Predicting longitudinal changes in patterns of tobacco and nicotine product use among adolescents: A Latent Transition Analysis based on the X:IT study

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Abstract

Introduction: Understanding factors influencing the transition from non-use to tobacco and nicotine product initiation among adolescents is crucial for designing and implementing effective preventive strategies. This study explores transition patterns among 13–15-year-old adolescents in lower secondary school, focusing on the transition from non-use to tobacco and nicotine product initiation and the influence of individual, social, risk behavioral, and mental health factors on this transition. Methods: Based on data from a Danish smoking prevention trial between 2017 and 2019, this study employed questionnaire surveys at three time points: baseline (start of seventh grade, n = 1,990, response rate = 86.3%), eight-month follow-up (end of seventh grade, n = 1,666, response rate = 74,8%), and 20-month follow-up (end of eighth grade, n = 1,149, response rate = 70,6%). Tobacco and nicotine use indicators included current and lifetime use of cigarettes and lifetime use of e-cigarettes, smokeless tobacco, and hookah. A latent transition analysis was applied to identify longitudinal transition patterns across waves and to explore predictors of these patterns. Results: Three user classes emerged across all waves: none-use, lifetime e-cigarette and cigarette use, and poly-tobacco use. While the most prevalent class was the non-user class (71%–86%), the proportion of the lifetime e-cigarette and cigarette class increased over time (from 12% to 17%). Similarly, the poly-tobacco user class increased from 2% to 12%. The probability of transitioning from non-use to lifetime e-cigarette and cigarette use increased from 0.5% at baseline to 12% by the second follow-up, while the probability of transitioning from lifetime e-cigarette and cigarette use remained stable over time (12%–15%). Across all waves, elevated risk behavior predicted this transition. For instance, binge-drinking (OR = 3.76, 95% CI: 1.51–9.34), susceptibility to smoking (OR = 7.63, 95% CI: 3.68–16.83), and truancy (OR = 7.00, 95% CI: 1.98–24.59) influenced the transition from non-use at baseline to lifetime e-cigarette and cigarette use at first follow-up. Additionally, boys, adolescents with low socioeconomic status, low life satisfaction, and those with smoking friends or parents were more likely to transition from non-use to lifetime e-cigarette and cigarette use. Conclusion: This study demonstrates that sociodemographic, social risk, behavioral, and mental health factors impact the transition from non-use to lifetime e-cigarette and cigarette use. The findings provide valuable insights for developing targeted preventive strategies focusing on these influencing factors.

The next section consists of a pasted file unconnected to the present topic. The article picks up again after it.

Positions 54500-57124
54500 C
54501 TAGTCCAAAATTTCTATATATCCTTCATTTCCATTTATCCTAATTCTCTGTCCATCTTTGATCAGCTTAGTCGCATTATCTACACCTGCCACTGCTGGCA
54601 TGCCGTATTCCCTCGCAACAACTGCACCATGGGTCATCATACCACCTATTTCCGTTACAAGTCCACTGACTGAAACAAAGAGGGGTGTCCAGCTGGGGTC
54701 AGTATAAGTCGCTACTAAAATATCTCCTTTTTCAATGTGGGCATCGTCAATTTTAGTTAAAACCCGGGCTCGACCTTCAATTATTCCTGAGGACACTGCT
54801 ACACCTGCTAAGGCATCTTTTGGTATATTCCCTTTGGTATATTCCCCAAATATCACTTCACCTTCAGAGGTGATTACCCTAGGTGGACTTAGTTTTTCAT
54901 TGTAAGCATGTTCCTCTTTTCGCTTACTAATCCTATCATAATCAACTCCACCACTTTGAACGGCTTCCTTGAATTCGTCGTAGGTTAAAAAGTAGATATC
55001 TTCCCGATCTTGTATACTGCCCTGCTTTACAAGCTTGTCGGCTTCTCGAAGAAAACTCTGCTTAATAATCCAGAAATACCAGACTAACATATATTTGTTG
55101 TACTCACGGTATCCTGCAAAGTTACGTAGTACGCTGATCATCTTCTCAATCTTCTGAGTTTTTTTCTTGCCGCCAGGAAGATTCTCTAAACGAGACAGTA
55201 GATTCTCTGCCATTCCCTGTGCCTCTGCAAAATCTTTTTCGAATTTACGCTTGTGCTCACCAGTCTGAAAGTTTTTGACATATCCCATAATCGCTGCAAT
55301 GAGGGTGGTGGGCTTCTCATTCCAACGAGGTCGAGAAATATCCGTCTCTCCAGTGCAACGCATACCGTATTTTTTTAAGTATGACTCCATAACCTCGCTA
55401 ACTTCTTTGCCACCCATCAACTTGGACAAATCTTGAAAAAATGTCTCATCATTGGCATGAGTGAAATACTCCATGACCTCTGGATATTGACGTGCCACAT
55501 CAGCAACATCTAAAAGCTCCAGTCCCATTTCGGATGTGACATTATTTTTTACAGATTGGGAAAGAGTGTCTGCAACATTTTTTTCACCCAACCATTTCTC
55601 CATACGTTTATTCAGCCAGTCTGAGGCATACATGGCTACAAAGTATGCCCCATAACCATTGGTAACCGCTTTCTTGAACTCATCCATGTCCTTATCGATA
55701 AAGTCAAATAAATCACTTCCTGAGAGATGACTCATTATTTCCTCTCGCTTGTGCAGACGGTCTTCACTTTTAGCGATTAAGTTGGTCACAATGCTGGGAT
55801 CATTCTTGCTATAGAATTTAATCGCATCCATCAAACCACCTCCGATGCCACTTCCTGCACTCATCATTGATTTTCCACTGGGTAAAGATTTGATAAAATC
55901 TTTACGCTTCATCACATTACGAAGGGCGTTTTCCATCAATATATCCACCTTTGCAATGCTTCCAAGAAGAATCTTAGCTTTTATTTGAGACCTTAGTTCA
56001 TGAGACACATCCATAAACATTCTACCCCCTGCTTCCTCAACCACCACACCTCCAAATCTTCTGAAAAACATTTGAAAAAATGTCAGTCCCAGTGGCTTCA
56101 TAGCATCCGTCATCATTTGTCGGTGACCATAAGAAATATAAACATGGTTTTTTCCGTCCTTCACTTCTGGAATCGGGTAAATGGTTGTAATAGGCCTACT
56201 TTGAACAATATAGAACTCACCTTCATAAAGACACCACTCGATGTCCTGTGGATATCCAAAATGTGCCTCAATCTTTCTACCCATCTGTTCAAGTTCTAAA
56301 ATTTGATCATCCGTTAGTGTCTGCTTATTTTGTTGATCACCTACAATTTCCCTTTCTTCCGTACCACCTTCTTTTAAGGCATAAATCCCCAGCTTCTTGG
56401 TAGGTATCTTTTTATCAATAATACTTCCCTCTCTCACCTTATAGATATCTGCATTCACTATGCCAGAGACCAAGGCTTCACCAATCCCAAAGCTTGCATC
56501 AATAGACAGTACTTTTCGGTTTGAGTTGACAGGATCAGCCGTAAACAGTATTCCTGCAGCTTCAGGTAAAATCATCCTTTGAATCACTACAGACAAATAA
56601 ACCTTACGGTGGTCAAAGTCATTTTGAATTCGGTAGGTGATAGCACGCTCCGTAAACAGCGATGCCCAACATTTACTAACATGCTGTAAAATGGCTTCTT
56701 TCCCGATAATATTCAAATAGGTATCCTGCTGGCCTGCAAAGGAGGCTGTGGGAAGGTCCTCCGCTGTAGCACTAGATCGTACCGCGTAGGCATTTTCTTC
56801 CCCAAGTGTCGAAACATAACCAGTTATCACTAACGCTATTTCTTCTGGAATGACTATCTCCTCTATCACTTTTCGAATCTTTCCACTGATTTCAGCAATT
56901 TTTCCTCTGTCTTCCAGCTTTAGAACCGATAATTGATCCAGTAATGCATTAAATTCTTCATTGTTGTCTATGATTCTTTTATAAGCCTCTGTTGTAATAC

OriginalsprogEngelsk
Artikelnummer117029
TidsskriftSocial Science and Medicine
Vol/bind352
Antal sider9
ISSN0277-9536
DOI
StatusUdgivet - jul. 2024

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